(i.e. "the crafty"). The son of Aeolus, brother of Athamas, husband of the Pleiad Merope. His son is Glaucus, the father of Bellerophon. He is regarded as the builder of Ephyra, (afterwards Corinth) and as originator of the Isthmian Games. In legends he appears as extremely cunning and crafty; in Homer he is called the "slyest of all men" [Il. vi 153]. The reason why he is punished in the other world, where he is forced for ever to keep on rolling a block of stone to the top of a steep hill, only to see it roll again to the valley, and to start the toilsome task again [Od. xi 593], is not mentioned by Homer; and later legends vary on this point. According to the account which gives the best idea of his cunning, Sisyphus discloses to the rivergod Asopus, in search of his daughter Aegina (see AeACUS), how she had been carried off by Zeus; but this information was not given until Asopus has satisfied the condition laid down by Sisyphus, by creating the spring Peirene, which ever after supplied the citadel and town of Corinth [Pausanias ii 5 § 1]. Zeus desires to kill Sisyphus as a punishment for revealing the facts, and sends Death to him; but Sisyphus fetters Death in strong chains, and no one dies, till at last Ares sets him free and hands Sisyphus over to him. But be commands his wife not to inter him, and succeeds in persuading Pluto and Persephone to let him return for awhile to the upper world in order to punish her want of love. Having no desire to return to Hades, he forgets his promise, and eventually Hermes has to come and fetch him. In the post-Homeric legends Odysseus, on account of his cunning, is made the son of Sisyphus and Anticleia [Sophocles, Ajax 190, Phil. 417; Eur., Iph. at Aulis, 524].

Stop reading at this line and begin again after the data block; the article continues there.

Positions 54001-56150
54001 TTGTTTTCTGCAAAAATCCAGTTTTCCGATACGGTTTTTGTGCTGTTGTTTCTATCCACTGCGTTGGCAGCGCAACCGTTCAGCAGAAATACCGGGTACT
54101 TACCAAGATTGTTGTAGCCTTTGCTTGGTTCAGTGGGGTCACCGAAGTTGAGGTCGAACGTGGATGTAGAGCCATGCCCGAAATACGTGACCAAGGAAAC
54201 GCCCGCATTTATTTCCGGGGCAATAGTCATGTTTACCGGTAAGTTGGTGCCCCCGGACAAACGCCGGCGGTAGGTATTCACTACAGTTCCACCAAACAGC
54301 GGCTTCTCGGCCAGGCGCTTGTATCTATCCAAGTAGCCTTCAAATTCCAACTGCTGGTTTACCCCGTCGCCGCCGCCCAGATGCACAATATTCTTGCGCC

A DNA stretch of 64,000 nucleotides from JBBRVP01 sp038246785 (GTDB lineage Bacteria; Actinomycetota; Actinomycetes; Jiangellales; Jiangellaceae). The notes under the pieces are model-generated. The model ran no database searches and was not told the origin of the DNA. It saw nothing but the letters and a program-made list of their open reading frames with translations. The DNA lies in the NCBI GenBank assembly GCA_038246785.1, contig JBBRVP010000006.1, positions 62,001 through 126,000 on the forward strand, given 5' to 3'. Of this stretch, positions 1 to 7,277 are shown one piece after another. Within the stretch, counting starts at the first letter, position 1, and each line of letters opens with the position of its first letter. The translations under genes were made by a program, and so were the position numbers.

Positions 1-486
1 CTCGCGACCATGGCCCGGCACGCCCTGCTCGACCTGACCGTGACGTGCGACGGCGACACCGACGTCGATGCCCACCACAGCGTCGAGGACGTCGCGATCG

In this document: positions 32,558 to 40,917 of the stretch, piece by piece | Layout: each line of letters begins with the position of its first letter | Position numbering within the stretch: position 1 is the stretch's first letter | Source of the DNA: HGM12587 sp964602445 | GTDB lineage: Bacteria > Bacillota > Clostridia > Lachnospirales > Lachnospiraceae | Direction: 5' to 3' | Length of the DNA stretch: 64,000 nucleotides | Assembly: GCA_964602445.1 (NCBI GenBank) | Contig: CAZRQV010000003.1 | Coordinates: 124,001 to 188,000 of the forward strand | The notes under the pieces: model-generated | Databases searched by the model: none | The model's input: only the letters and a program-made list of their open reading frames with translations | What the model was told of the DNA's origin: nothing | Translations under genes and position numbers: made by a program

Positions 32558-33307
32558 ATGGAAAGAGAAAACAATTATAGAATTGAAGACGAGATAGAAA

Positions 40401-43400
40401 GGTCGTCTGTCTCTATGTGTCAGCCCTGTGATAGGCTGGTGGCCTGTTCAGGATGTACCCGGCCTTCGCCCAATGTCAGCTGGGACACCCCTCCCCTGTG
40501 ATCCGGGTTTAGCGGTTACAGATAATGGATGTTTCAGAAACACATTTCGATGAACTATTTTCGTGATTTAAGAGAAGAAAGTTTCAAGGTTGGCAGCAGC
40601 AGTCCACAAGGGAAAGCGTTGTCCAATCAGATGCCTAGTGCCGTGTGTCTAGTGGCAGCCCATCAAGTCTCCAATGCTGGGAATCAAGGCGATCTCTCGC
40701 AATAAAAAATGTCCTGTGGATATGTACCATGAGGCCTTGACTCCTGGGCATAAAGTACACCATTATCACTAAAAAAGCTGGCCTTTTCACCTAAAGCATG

Son of Achilles and Deidamia. He was brought up by his grandfather Lycomedes in Scyros. After Achilles' death, however, he was taken by Odysseus to Troy, since, according to the prophecy of Helenus, that town could be taken only by a descendant of Aeacus. Here, like his father, he distinguished himself above all by a courage which none could withstand. He slew Eurypylus, son of Telephus, and was one of the heroes in the Wooden Horse, where he alone remained undaunted. Later legend depicted him as fierce and cruel: at the, taking of Troy he killed the aged Priam at the altar of Zeus, hurled Hector's son. Astyanax, down from the walls, and offered up Polyxena, upon his father's tomb. In Homer he arrives safely with much booty at Phthia, his father's home, and weds Menelaus' daughter Hermione, who was promised him during the siege of Troy [Od. iv 5]. Later legend represents him as accompanied by Andromache, Hector's wife, who is allotted him as part of his booty, and Helenus, and then, on the strength of a prophecy of Helenus, as going to Epirus and settling there. It was to a son of his by Lanassa, granddaughter of Heracles, that the later kings of Epirus traced back their descent, and accordingly styled themselves Aeacidoe, while from his son by Andromache, Molossus, the district of Molossia was said to derive its name. He afterwards went to Phthia, to reinstate his grandfather Peleus in his kingdom (whence he had been expelled by Acastus), and wedded Hermione. He soon, however, met his death at Delphi, whither, according to one story, he had gone with dedicatory offerings, or, according to another, to plunder the temple of Apollo in revenge for his father's death. The accounts of his death vary, some attributing it to Orestes, the earlier lover of Hermione; others to the Delphians, at the instance of the Pythian priestess; others again to a quarrel about the meat-offerings. The scene of his death was the altar, a coincidence which was regarded as a judgment for his murder of Priam. His tomb was within the precincts of the Delphic temple, and in later times he was worshipped as a hero with annual sacrifices by the Delphians, as he was said to have vouchsafed valuable assistance against the Gauls when they threatened the sacred spot [B.C. 279; Pausanias, x 23].